Mike Bond of Basking Ridge, NJ. showing Hope Home children in Mzuzu their imags during WorldHope Corps Mission Trip to Malawi in May 2009.
Hope Home Report
We are now caring for over 100 OVC even though only 60 children are registered in the program. Food provisions were spread over the months since you had graciously warned me to prepare for a hard dry patch. We, however, made efforts to raise an addtional $158 to suppliment your efforts among us, and we still were able to have three church picnics.
Hope Home Children receive new clothes made by women
enrolled in Hope Tailoring School which started this year.
Hope Scholarship Report:
All our children and youth year for aid toward school fees, though it will not be easy for us to provide for everyone at once. We hope to continue supporting 19 students next year, as we did this year.
- Higher learning
- Good employment
- Leadership development
- Encountering God and walking in His company
Hope Tailoring School:
The 9 women in the program have made very attractive progress. The skirts they are holding in the photo is the third round of skirt making. Their skills are increasingly getting better at every hairpin turn. They have grasped the opportunity with soncsuming enthusiasm ready to make the best of it. Next on the list is making blouses and shirts so that evenutally they are able to sew complete outfits.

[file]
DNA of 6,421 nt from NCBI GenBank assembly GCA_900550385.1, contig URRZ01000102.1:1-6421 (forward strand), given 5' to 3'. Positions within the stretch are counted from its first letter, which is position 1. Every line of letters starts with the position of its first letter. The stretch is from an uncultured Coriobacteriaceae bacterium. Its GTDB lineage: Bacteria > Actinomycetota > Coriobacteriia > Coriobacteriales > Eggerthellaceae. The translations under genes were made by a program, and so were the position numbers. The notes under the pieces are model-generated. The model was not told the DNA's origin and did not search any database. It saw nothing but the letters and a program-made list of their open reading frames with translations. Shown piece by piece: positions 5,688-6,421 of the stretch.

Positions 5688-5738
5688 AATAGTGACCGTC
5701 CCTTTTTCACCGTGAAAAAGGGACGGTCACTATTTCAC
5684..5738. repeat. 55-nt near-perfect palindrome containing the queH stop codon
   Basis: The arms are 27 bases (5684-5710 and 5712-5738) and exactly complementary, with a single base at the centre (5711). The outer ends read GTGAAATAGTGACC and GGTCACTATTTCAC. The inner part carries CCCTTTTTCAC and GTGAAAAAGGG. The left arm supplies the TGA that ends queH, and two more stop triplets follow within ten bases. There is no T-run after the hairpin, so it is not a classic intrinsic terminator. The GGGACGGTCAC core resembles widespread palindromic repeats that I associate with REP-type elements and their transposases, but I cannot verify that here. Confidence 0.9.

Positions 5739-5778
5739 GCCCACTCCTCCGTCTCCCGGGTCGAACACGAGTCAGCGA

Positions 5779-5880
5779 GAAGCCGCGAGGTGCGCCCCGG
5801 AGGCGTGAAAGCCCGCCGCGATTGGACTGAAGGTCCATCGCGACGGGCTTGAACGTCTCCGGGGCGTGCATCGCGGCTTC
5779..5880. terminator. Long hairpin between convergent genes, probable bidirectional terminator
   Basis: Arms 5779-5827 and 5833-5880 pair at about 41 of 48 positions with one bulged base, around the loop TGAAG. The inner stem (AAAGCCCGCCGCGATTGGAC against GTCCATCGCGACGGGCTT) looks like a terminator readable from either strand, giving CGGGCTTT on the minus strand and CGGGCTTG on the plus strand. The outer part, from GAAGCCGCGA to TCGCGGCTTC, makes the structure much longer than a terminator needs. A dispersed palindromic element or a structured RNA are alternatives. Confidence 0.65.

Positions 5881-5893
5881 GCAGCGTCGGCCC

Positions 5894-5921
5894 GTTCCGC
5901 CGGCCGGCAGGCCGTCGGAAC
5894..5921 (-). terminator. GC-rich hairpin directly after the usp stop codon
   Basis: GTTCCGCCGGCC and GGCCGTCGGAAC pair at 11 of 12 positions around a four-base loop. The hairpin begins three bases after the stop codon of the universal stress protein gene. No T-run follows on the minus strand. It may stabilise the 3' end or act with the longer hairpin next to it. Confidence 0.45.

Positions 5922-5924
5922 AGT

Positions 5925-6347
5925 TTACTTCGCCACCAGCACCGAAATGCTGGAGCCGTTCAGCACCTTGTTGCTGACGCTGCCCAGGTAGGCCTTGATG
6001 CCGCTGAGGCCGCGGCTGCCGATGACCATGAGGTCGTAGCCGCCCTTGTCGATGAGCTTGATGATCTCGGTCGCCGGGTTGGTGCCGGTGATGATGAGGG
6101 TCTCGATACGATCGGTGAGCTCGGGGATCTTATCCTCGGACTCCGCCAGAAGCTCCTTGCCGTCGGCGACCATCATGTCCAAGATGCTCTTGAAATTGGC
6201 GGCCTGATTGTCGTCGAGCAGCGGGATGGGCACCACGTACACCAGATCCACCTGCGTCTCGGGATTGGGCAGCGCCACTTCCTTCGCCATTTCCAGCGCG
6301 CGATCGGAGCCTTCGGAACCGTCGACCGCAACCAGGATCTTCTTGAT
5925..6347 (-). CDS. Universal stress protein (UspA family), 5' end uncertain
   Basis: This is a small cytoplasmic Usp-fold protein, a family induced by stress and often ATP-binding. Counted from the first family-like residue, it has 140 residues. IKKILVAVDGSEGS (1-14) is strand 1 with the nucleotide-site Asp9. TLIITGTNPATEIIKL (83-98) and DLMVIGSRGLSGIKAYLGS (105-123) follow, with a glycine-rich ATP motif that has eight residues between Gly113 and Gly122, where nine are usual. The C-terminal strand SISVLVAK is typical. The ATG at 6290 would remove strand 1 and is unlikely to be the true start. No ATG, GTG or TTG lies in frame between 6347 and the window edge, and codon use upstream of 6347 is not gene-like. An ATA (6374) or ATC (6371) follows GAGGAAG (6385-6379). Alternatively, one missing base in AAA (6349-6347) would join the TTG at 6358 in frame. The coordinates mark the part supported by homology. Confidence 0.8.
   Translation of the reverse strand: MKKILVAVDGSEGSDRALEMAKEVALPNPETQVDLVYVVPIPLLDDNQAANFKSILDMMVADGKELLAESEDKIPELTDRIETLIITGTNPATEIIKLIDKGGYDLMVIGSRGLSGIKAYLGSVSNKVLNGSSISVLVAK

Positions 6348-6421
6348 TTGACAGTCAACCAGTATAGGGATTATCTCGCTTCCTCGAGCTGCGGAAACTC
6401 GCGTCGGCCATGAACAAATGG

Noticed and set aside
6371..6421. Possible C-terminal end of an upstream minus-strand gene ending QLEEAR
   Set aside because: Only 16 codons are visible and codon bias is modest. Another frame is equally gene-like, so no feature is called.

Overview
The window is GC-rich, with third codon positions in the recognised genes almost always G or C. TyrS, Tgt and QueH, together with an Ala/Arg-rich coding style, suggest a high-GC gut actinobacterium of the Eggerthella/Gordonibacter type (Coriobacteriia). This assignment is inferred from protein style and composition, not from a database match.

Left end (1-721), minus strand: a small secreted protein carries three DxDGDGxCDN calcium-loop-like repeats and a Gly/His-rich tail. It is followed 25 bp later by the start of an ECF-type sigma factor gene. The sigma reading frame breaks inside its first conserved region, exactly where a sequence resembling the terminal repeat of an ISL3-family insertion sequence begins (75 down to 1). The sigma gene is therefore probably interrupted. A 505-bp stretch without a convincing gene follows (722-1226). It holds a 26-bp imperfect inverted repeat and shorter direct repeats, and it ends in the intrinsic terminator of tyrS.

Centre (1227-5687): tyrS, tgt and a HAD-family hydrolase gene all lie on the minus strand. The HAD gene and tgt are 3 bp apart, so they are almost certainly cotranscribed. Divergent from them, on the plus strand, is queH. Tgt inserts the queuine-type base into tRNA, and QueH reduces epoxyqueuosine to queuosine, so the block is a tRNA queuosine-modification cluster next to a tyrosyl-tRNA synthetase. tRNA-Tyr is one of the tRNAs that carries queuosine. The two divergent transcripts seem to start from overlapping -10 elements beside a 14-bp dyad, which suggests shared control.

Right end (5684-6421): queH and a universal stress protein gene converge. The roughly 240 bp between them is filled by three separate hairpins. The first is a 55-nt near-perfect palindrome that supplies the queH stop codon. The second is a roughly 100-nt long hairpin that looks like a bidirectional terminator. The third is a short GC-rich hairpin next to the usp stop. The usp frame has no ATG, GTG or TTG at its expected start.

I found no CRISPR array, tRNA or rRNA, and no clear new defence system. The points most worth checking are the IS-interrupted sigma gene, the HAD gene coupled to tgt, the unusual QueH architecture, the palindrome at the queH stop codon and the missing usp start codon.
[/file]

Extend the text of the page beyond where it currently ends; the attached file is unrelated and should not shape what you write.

Hope Tailoring Program is a good tool to
- Relieve their broken hopes of illiterate women
- revitalize and empower the lives of young women
- Energize them to generate some income
- Empower them for productive social and spiritual life
- Support the Hope Home food program
The challenges of the Hope Tailoring School are as follows:
1. Need for industrial quality sewing machines. We are forced to make due with 3 inadequate machines for ann incresing number of students. The type of sewing machines we need are particularly good and unique. They are both manual and electric Singer machines available only in Blantyre--Malawi's commercial and industrial city where we have a major sewing industry in the South. They are not available here in the North. They are so durable and best suited to our vision to train hundreds of women including those in rural areas. They are the kind of machines that can be used with or without electricity. They are so durable that there is very little danger of regular repairs as long as they are properly checked on a regular business. Hence the high cost. Approximately US $500 each.
2. Suitable fabric for skirts and blouses is very costly and hard for the school to supply. We need about US $750 for the next few months. However, we managed to raise US $285 from the local church to pay for buttons, zippers, pins, stiffeners, elastic, oil, needles and binding.
3. Instructor's allowances is very exepensive. We pray that you may assist us in finding US $1.000 to pay for the instruction between now and May.
Our Annual Budget (and Need) for Hope Scholorships and Tailoring School for 2010 is as follows:
School Fees for 19 students: $9,400
Tailoring School for 9 women 6,750
Local admin costs 300
TOTAL: US $16,950